Tax time can bring about peak periods of stress from intense workloads and client demands. Accountants fared comparatively well on depression and anxiety barometers last year, but stumbled with physical health and nutrition, particularly during longer working hours.
“We all know that professional services, including accounting, consulting and legal are prone to overwork, and it's quite common for people to be doing longer hours than they would normally do, perhaps even working weekends and public holidays during the EOFY,” said Dr Rebecca Michalak, principal consultant at PsychSafe.
“There are peaks and troughs so when it comes to the wellbeing perspective, they have to keep it in mind that it is a temporary thing, provided that this is not the status quo and they are not doing these sort of hours and overtime on an ongoing basis.
“What tends to make us unwell with stress is not necessarily being exposed to stress but when the perception is that there is no end to the stress. So framing it that the next four to six weeks is going to be pretty hectic but that you have a holiday booked to replenish yourself is a strategy.”
Likewise, ThriveCentral managing director, Graeme Cowan, believes accountants should establish three key wellbeing rituals to help them through this tax time, namely exercise, being around good friends, and finding “your one thing” that keeps your life in order.
“Walking is so fantastic, particularly for busy people because you can fit it in before work, lunch time, after work and still get the required amount of between 8,000 to 12,000 steps a day. If you have a 30 minute brisk walk, it's been shown to increase your mood up to 12 hours later so that's an important strategy,” said Mr Cowan.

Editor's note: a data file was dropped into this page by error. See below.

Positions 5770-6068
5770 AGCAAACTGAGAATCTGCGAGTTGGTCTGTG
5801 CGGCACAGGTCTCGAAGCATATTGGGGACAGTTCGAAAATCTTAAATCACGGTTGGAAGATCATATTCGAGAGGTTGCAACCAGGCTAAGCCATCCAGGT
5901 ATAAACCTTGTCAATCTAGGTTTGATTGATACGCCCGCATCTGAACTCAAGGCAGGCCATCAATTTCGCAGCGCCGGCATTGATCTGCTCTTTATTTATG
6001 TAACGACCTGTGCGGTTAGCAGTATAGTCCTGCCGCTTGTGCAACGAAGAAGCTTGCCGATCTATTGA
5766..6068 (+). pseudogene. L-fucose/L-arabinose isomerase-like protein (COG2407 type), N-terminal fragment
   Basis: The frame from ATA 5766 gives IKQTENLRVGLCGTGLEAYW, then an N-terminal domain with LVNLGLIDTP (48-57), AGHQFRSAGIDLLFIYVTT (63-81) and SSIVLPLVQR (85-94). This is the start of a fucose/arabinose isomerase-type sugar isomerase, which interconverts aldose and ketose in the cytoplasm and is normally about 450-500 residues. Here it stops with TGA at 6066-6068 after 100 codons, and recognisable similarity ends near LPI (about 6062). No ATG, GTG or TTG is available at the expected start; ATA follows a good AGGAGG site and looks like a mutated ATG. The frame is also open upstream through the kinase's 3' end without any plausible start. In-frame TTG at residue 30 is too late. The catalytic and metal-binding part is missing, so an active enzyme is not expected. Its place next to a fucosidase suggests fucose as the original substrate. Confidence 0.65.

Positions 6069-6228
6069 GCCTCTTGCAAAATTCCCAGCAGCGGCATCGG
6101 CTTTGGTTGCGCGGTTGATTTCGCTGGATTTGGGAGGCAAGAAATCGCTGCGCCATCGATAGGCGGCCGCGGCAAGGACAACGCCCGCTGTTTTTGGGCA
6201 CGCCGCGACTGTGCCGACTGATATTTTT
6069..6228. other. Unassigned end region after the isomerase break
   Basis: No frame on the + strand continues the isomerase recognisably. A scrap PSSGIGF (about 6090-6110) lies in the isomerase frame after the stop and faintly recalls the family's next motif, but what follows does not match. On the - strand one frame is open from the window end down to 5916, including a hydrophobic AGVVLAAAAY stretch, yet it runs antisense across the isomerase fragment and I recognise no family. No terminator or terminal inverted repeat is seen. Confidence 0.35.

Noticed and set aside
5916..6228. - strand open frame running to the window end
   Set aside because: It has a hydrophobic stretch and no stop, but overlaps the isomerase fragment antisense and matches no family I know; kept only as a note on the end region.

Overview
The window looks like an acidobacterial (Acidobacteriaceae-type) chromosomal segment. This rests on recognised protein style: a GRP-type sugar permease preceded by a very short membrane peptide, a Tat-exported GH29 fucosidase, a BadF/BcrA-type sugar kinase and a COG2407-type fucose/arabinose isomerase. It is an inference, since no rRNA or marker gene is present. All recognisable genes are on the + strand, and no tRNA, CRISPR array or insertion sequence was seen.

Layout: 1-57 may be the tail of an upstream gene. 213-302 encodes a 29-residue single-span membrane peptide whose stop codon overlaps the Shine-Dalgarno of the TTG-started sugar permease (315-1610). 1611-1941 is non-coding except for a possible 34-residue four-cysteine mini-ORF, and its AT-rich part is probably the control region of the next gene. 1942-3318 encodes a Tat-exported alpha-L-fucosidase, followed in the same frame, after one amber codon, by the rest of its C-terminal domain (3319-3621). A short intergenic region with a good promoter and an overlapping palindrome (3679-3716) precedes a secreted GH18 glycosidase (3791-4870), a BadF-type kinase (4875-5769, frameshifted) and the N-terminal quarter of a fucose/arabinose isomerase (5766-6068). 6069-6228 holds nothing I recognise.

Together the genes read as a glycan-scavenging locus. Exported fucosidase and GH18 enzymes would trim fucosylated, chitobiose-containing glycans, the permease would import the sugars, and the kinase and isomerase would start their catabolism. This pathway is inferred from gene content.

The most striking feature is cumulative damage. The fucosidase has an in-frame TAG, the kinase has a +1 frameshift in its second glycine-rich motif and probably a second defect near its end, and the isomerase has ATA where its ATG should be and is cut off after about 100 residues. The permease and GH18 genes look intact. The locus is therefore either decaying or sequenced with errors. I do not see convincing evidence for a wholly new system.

Mr Cowan, who also sits on the board of directors at R U OK?, believes finding time with family and friends is especially vital in busy periods, and has noticed that men often struggle with the issue more so than women.
“Men are really bad at this — they will get busy at work and not think about it whereas women tend to be much more proactive in this regard,” said Mr Cowan.
“You can work long hours and be really lonely and loneliness is being called the new smoking. The UK health department has said that loneliness has the health risk assessment of smoking 15 cigarettes a day so making time for people who are good for you, like good mates, is important.”
Seeing the light
Dr Michalak believes that while it is important to understand that the EOFY is a fixed period of increased workload, accountants should also ensure that this is not an increase to an already overtaxed work schedule.
“If you do feel like there is no light at the end of the tunnel because you're already feeling overworked and under pressure and now you've got even more, you have to fix the stressor,” said Dr Michalak.
“If these sorts of strains are an ongoing thing and not a temporary experience then you need to take different actions to ensure your wellbeing.”
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Jotham Lian is the news editor of Accountants Daily, the leading source of breaking news, analysis and insight for Australian accounting professionals.
Before joining the team in 2017, Jotham wrote for a range of national mastheads including the Sydney Morning Herald, and Channel NewsAsia.